Peter

Offline widespreadpizza

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Re: Study: Salt-stressed yeast leads to bigger, softer bread
« Reply #14 on: April 01, 2011, 11:45:24 AM »
Peter,  I will give it a try next time I have a get together and do an A/B with my normal method. -marc

Offline pizzablogger

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Re: Study: Salt-stressed yeast leads to bigger, softer bread
« Reply #15 on: April 03, 2011, 05:27:42 PM »
For Neapolitan-style pizzas, when not employing an autolyse, I have always done the following:

1. Formula water in mixing bowl
2. Dissolve formula salt into water (usually 2.75% to 3.00%, as percent of formula flour)
3. Dissolve levain into water
4. Add flour and begin mixing process

Generally use something along the lines of the following (all ratios to formula flour/american standard):

100% Caputo 00
60-64% Water
2.75% - 3.00% Salt
4% - 5% Levain

Never had any problems with rise, crumb, etc.

I speculate if salt, in the amounts used in most forms of pizzamaking, was that detrimental to the yeast, the salt would harm the yeast during the longer fermentation regimens many of us employ...regardless to when the salt was added during the mixing process.

Not sure I buy into the hygroscopic qualities of the salt being an issue...as Trapani Sicilian sea salt, Fluer De Sel and regular joe table salt have all seemed to work well. In fact, I don't really buy into the need to use any fancy salt at all during the formulation of the pizza. Although some larger sized crystals are nice for added pre-bake to the skin.

« Last Edit: April 03, 2011, 05:31:33 PM by pizzablogger »
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Offline Jackie Tran

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Re: Study: Salt-stressed yeast leads to bigger, softer bread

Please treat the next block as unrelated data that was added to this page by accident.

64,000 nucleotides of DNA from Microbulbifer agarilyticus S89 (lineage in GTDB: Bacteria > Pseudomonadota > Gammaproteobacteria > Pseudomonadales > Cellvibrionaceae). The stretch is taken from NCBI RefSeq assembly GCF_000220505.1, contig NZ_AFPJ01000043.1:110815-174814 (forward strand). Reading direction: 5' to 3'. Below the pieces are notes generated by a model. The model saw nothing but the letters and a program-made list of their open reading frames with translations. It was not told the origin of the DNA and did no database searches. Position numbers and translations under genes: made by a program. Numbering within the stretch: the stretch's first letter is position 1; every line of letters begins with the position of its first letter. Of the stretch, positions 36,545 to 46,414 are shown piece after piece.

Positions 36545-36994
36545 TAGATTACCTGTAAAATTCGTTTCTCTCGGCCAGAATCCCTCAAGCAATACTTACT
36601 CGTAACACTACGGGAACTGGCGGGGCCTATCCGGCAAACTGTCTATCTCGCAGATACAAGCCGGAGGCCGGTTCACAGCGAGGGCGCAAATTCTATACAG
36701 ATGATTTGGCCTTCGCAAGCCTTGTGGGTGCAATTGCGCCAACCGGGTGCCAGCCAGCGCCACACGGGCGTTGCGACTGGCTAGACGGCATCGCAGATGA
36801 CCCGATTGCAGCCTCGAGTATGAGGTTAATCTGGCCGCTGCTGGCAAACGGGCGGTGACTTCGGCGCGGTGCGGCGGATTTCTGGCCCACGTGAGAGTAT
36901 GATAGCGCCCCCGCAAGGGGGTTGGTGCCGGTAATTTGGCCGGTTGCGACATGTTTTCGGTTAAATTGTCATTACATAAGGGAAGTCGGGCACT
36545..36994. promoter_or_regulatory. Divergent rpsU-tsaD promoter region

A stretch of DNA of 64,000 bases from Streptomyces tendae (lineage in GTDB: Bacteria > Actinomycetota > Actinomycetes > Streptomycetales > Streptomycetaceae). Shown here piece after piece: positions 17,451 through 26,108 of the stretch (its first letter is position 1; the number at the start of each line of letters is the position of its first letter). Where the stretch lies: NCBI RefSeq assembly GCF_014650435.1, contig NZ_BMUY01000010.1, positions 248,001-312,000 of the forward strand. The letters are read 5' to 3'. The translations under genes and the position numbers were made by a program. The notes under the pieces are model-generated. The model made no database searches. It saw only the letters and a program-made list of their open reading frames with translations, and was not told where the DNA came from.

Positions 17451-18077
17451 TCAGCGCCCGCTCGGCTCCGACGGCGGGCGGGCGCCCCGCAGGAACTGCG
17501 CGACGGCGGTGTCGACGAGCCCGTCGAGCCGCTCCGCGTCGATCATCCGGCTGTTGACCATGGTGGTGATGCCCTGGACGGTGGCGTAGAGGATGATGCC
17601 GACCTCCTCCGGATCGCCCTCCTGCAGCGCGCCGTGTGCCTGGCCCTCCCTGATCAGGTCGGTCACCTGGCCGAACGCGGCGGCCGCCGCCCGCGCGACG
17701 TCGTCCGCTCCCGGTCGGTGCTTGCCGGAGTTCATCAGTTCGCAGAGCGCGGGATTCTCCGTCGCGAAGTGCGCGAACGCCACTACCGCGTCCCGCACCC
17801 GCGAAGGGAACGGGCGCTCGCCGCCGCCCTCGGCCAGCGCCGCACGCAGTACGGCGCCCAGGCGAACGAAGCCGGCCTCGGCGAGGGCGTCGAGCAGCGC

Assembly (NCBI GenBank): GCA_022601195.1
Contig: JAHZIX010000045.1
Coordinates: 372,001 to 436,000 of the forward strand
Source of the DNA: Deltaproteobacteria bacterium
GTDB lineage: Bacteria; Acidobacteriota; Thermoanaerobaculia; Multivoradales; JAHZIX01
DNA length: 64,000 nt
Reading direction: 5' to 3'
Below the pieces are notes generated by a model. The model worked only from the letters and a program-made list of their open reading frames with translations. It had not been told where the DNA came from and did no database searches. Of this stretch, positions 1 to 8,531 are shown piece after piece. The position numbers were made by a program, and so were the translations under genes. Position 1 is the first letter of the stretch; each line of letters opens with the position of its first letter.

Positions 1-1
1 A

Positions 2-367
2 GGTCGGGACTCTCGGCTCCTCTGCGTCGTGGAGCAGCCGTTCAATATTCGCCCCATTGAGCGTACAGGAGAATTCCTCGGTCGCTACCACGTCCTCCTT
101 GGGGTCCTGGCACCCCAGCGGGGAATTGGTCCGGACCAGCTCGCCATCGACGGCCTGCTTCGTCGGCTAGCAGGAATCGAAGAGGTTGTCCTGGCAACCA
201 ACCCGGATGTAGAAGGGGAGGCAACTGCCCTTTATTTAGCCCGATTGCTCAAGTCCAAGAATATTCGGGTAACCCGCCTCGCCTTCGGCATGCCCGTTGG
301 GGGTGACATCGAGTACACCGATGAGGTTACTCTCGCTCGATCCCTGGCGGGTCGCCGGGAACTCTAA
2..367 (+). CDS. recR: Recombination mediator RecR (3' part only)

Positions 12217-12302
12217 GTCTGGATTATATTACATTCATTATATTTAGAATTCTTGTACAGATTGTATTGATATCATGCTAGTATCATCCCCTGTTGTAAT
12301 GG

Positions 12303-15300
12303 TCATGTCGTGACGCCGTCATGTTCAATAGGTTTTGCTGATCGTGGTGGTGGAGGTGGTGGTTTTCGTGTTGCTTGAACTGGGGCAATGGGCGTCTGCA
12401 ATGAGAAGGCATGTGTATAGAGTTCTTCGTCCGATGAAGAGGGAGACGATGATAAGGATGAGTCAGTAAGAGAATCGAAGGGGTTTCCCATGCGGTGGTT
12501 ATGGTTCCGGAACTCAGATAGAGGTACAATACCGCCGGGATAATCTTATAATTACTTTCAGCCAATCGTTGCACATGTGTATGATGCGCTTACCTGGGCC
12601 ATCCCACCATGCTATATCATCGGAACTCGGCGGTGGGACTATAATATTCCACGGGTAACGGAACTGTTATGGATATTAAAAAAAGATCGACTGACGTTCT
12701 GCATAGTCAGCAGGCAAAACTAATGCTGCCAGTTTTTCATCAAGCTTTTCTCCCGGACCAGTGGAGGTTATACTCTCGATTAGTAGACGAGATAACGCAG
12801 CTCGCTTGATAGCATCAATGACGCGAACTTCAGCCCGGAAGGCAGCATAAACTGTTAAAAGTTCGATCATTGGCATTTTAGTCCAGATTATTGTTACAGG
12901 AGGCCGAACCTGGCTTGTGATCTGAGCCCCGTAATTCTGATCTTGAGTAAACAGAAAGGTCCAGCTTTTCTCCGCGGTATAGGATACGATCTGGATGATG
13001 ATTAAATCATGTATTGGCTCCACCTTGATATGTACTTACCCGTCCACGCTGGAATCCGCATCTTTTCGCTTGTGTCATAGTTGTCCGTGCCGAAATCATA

« Reply #16 on: April 03, 2011, 09:18:56 PM »
Good point Kelly.  I agree that the effect salt has on yeast occurs regardless of when the salt is added during the mixing regimen.   B/c they have a constant food source, it's obvious that yeast cells are proliferating at a much faster rate than they are dying off.

A good test to do would be to make 2 loaves of bread of the same weight, one with salt and one without salt to see if the one with salt does indeed make a softer and higher volume loaf.

Chau

Offline widespreadpizza

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Re: Study: Salt-stressed yeast leads to bigger, softer bread
« Reply #17 on: April 03, 2011, 09:24:17 PM »
Chau,  in your example test,  I think one problem would be the loaf without the salt would not receive the strengthening effects that the salted on would.  I think that would prove the test inconclusive.  Better to do a stress no stress test IMO. -marc

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Re: Study: Salt-stressed yeast leads to bigger, softer bread
« Reply #18 on: April 03, 2011, 09:48:52 PM »
The effects of salt, and sugar as well, on the yeast in terms of osmotic pressure is discussed at http://www.theartisan.net/dough_development.htm. It would seem to me that if the salt is dissolved in the water at the outset its osmotic effect on the yeast would be less than if it is added later in the process. There is also an added advantage to adding the salt early because it acts as an antioxidant. It drove Prof. Calvel crazy when French bakers started adding the salt at the end of the knead.

Peter

Offline pizzablogger

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Re: Study: Salt-stressed yeast leads to bigger, softer bread
« Reply #19 on: April 04, 2011, 11:26:39 AM »
There is also an added advantage to adding the salt early because it acts as an antioxidant.
Peter

That's the reason I have done it that way.

Although I have since stopped using my KASM and am hand kneading again, so the temperature of the dough is rising very little, if any, as a result (less than 1 according to Mr Infrared Gun). But I've started incorporating an autolyse back into my Neapolitan style, so the salt is added after the flour, water and levain have gotten to know each other for 40 minutes or so. --K